Take the new recruits who watch the United States television programme Friends during their training session as customer-service representatives at Align Technology's remote-call centre in Lahore. Many may have already watched U.S. culture on local TV and satellite channels, but they still have questions. "A couple of them asked: 'Is Hollywood like the real America?'," laughs the company's call-centre manager, John Armbruster, recalling the first group of recruits who went through the programme in 2000.

    It is apparently close enough for California-based Align, which is pioneering Information Technology-enabled remote-services sourcing in Pakistan. Friends is now a regular feature of culture-training at Align's customer-service centre that handles calls about its product Invisalign, which are plastic aligners--or an innovative update on braces for teeth--that are nearly invisible.

    There are 500 computer-graphics designers and 150 call-centre operators managing U.S.-wide orders at the centre. Queries come both from customers, who call a toll-free number in the U.S., and dental-care providers. The latter prescribe the treatment and provide dental imprints, which are rendered into 3-D computer images and used by the graphic designers in Lahore to generate digital models for each individual aligner set.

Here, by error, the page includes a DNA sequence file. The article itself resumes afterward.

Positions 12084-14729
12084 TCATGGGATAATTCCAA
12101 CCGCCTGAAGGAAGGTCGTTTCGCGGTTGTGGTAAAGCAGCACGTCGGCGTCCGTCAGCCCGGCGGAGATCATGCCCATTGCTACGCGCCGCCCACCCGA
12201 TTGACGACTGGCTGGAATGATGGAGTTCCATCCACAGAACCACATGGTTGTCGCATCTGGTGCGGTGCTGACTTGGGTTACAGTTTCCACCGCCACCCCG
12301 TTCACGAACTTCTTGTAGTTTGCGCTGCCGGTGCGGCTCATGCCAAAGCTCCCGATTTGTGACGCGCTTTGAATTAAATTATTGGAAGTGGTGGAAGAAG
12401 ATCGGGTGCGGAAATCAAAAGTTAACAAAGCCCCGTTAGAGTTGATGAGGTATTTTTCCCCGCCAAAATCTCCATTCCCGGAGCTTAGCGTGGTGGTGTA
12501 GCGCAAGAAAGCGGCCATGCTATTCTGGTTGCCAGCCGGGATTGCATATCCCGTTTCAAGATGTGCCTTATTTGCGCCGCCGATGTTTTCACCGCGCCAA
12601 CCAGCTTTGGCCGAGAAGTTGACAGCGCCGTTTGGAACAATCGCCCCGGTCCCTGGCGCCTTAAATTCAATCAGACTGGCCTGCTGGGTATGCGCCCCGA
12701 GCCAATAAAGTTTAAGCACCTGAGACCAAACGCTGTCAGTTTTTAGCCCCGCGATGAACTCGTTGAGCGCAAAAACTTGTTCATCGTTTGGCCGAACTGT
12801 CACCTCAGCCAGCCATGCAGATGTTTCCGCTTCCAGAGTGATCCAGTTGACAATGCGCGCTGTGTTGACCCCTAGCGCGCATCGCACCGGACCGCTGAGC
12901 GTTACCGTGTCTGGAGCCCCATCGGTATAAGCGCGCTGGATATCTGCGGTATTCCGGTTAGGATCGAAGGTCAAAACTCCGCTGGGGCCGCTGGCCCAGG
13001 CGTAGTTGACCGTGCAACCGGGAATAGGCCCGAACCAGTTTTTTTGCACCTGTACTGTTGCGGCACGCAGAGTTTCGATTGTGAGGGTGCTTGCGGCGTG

Along with the Pakistan government, Align co-founder Zia Chishti is hoping to make this a new growth model in his native country, building novel economic ties with the U.S., and finally putting Pakistan on the map of the globalizing service economy. Over the past decade and a half, falling international-telecommunications costs and low overseas wages have persuaded a growing number of Western companies such as construction firm Bechtel, British Airways and financial-services company GE Capital to source customer-interaction services to remote offices across the globe. In some developing countries, this has become an increasingly salient and profitable face of globalization. The U.S. consulting firm McKinsey & Company predicts that the world market for remote services will grow to $142 billion by 2008, a 15-fold increase within 10 years.

    Pakistan has long languished on the periphery of this trend, which has provided jobs in far-flung countries ranging from the Philippines to Jamaica to India. The latter exported $8 billion in remote-sourced software alone in 2000. In comparison, Pakistan's annual information-technology exports presently amount to no more than $100 million. But Align's early success has been a touchstone for hopes that Pakistan may be able to get a bigger piece of the pie.

    This has turned Chishti into something of a local golden boy. The company he co-founded in 1997 as a student at Stanford Business School has sparked a bit of a revolution in the U.S. orthodontics industry with its Invisalign braces. As the name suggests, its chief selling point is that the braces in question are clear, saving its wearers the stigma inflicted by traditional metal contraptions.